HEALTH PLUS MEDICAL CONSULTANT
You have waited nine months for your newborn to arrive. You ate well, navigated the anxiety of being pregnant during a pandemic, took your prenatal vitamins, attended appointments, and did your best to keep yourself safe and healthy. Now that your baby has arrived, how do you keep him or her healthy during the COVID-19 pandemic?
You are concerned about the risks of vaccination as the “Pandemic of Misinformation” overwhelms all media platforms. How do you decipher through the cloud of misinformation?
HEALTH PLUS did the research for you, and these are the FACTS.
The World Health Organisation (WHO) recommends that breastfeeding mothers be vaccinated. This is supported by the Royal College of Obstetricians and Gynaecologists (RCOG) and the International Federation of Gynaecology and Obstetrics (FIGO). In addition, the CDC and the UK Joint Committee on Vaccination and Immunisation all issued supporting statements.
Declared on the RCOG policy document, updated frequently, as recently as July 19, 2021, the following questions were answered.
Q. Can I have a COVID-19 vaccine if I am breastfeeding?
COVID-19 vaccines are recommended to breastfeeding women. There is no plausible mechanism by which any vaccine ingredient could pass to your baby through breast milk. You should therefore not stop breastfeeding in order to be vaccinated against COVID-19.
Q. Is the Vaccine passed on through breast milk?
For many new parents, a key concern around COVID-19 vaccines is whether the vaccine could be harmful to their breastfeeding child. The Sinopharm jab - does not contain any live virus. The good news is that there is no evidence that the COVID-19 vaccine passes on any harmful substances through breast milk.
Additionally, a recent study by University of California, offers the first direct data supporting vaccine safety during breastfeeding and could allay concerns among those who have declined vaccination or discontinued breastfeeding. The paper appears in JAMA Pediatrics.
Q. Are there COVID-19 antibodies in breast milk following vaccination
There is one type of particle that scientists are eager to see in breast milk following a vaccine: COVID-19 antibodies.
Dr Kathryn Gray, a maternal–fetal medicine specialist at Brigham and Women’s Hospital in Boston, Massachusetts, and her colleagues decided to test how well the COVID-19 vaccines work in this group. They recruited 131 participants who were about to receive vaccination and who were lactating, pregnant or neither, and found that the lactating individuals generated the same robust antibody response as did those who were not lactating. In other words: the vaccine is just as beneficial for breastfeeding mums.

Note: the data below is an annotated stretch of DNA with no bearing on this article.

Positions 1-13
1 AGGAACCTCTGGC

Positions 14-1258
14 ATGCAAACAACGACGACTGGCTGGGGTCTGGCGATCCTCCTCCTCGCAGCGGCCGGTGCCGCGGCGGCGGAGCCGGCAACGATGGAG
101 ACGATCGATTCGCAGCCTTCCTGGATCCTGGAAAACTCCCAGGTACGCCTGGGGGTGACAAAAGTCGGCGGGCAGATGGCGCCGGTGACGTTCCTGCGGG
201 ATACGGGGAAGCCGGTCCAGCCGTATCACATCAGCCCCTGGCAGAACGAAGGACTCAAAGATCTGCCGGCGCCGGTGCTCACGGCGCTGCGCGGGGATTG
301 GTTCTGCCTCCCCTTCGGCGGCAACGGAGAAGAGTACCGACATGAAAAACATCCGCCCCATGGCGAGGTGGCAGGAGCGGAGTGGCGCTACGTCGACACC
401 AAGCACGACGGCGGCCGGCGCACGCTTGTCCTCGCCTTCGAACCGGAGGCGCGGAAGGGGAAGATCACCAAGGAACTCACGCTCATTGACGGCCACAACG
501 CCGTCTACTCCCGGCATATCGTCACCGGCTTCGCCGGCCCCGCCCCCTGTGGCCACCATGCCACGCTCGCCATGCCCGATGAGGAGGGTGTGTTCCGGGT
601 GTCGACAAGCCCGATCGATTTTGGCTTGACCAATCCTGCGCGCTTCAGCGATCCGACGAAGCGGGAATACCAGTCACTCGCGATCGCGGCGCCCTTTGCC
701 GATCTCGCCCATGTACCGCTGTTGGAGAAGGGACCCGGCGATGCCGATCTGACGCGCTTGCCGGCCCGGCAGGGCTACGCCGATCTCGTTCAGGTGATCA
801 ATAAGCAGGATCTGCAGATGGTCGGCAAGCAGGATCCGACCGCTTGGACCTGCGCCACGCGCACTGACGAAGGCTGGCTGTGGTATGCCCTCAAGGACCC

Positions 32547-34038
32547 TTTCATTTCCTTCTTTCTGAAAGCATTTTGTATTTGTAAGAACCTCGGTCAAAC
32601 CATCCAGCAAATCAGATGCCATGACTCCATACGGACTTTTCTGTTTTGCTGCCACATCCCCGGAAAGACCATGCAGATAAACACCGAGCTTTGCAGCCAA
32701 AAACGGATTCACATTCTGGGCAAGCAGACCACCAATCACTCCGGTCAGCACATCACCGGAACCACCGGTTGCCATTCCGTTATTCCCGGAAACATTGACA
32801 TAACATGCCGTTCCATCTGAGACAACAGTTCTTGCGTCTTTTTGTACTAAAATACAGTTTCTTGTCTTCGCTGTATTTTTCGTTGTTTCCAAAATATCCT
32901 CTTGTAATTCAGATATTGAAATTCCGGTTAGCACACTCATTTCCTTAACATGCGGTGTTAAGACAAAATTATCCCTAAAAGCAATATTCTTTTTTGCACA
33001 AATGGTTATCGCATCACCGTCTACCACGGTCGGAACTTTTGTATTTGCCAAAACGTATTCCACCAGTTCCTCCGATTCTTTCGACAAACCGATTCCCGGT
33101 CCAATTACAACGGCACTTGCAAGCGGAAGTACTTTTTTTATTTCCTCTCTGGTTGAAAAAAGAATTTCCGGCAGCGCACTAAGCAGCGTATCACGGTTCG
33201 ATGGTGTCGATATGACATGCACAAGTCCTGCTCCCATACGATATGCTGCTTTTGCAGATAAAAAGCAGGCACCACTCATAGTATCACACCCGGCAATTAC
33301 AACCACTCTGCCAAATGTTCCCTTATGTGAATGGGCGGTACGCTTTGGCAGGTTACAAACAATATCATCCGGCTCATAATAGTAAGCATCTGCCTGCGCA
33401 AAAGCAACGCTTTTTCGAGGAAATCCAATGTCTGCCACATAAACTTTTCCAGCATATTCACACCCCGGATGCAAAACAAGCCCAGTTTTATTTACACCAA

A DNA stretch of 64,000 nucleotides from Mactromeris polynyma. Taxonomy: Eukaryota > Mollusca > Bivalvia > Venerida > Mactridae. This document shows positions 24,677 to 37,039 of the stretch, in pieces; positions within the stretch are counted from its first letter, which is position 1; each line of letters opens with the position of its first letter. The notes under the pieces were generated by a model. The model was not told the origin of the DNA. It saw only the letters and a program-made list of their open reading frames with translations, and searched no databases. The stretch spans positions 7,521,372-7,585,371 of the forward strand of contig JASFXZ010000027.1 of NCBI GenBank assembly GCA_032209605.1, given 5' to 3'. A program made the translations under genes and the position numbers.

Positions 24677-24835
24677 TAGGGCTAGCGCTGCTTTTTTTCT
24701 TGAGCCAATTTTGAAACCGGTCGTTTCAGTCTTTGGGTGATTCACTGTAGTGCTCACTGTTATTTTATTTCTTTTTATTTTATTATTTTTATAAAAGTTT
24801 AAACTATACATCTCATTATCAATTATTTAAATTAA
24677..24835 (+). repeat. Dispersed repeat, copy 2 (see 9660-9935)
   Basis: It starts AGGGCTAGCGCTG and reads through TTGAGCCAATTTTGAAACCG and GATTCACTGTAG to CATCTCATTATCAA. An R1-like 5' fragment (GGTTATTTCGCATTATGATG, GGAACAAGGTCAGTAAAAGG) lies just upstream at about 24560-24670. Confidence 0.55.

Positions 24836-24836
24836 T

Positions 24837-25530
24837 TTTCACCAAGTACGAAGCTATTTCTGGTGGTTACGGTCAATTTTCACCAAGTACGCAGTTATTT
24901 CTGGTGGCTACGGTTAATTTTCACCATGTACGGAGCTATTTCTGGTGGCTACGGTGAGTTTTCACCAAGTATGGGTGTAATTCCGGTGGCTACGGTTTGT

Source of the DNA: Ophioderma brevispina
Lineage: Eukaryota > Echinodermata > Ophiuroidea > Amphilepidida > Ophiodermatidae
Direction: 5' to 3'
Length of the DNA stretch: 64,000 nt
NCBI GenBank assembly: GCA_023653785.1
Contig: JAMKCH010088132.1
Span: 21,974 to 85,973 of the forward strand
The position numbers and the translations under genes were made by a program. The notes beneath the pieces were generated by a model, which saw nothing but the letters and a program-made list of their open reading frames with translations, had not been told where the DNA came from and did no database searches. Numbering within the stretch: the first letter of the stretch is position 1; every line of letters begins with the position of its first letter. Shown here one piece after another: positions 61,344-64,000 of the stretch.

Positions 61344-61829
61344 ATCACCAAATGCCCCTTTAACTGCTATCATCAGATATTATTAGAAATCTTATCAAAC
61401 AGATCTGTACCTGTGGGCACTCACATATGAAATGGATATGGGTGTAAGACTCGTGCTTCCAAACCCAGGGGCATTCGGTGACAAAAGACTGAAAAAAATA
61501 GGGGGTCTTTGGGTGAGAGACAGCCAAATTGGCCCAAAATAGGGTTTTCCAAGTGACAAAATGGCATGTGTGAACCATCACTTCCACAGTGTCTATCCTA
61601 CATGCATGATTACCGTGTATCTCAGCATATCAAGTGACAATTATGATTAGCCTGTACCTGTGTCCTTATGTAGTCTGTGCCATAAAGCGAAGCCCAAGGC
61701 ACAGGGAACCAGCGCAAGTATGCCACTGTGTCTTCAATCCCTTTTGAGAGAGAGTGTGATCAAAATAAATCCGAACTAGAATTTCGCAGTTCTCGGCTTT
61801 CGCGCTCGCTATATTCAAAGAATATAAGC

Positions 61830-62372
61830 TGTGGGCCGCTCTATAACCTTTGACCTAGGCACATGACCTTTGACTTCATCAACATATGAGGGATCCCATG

Researchers have long known that newborn babies don’t effectively produce antibodies against harmful bacteria and viruses; and it can take three to six months for this kind of protection to kick in. To help in those early days, a mother’s breast milk overflows with antibodies capable of staving off potential threats, inclusive of SARS-CoV-2.
When Gray and her colleagues checked the blood and the breast milk of lactating mothers who had received a COVID-19 vaccine, they found high levels of COVID-19 antibodies in every sample.
“This process is so magical,” says Dr Galit Alter, an immunologist and virologist at Harvard Medical School in Boston, who worked on Dr Gray’s study.
What happens once antibodies reach the baby, however, is just enigmatic. Antibodies in the breast milk do not make it into a baby’s bloodstream, but coat the mouth, throat and gut before they’re ultimately digested. Nonetheless, these antibodies seem to provide protection. It could be that they work at the body’s entrances to fend off infection before it takes root.
“It’s very nice after this past year to have a tiny bit of good news,” says paediatric immunologist Bridget Young at the University of Rochester Medical Center. And it’s a particularly exciting finding given that babies are not currently eligible to receive any of the available vaccines (although both Pfizer–BioNTech and Moderna have started trials of their COVID-19 vaccines in children as young as six months).
Breast Milk is more than nutrition, it is medicine
Though COVID-19 is often mild in younger populations, babies less than two years of age who contract the disease are hospitalized more often than older children are. That’s because the bronchioles, the passageways that deliver air to the lungs, are much smaller in babies. In addition, babies and children can also develop a severe illness known as MIS-C (multisystem inflammatory syndrome in children), in which different parts of the body become inflamed after the child contracts COVID-19.
“This is why vaccination in lactating mothers is so crucial. Breastmilk is a portal for antibodies to babies. It’s specifically designed by Mother Nature, to provide the child with the child’s first vaccine,” says Dr Kathryn Gray, maternal–fetal medicine specialist “Breast milk by itself is more than nutrition, breast milk is medicine.”
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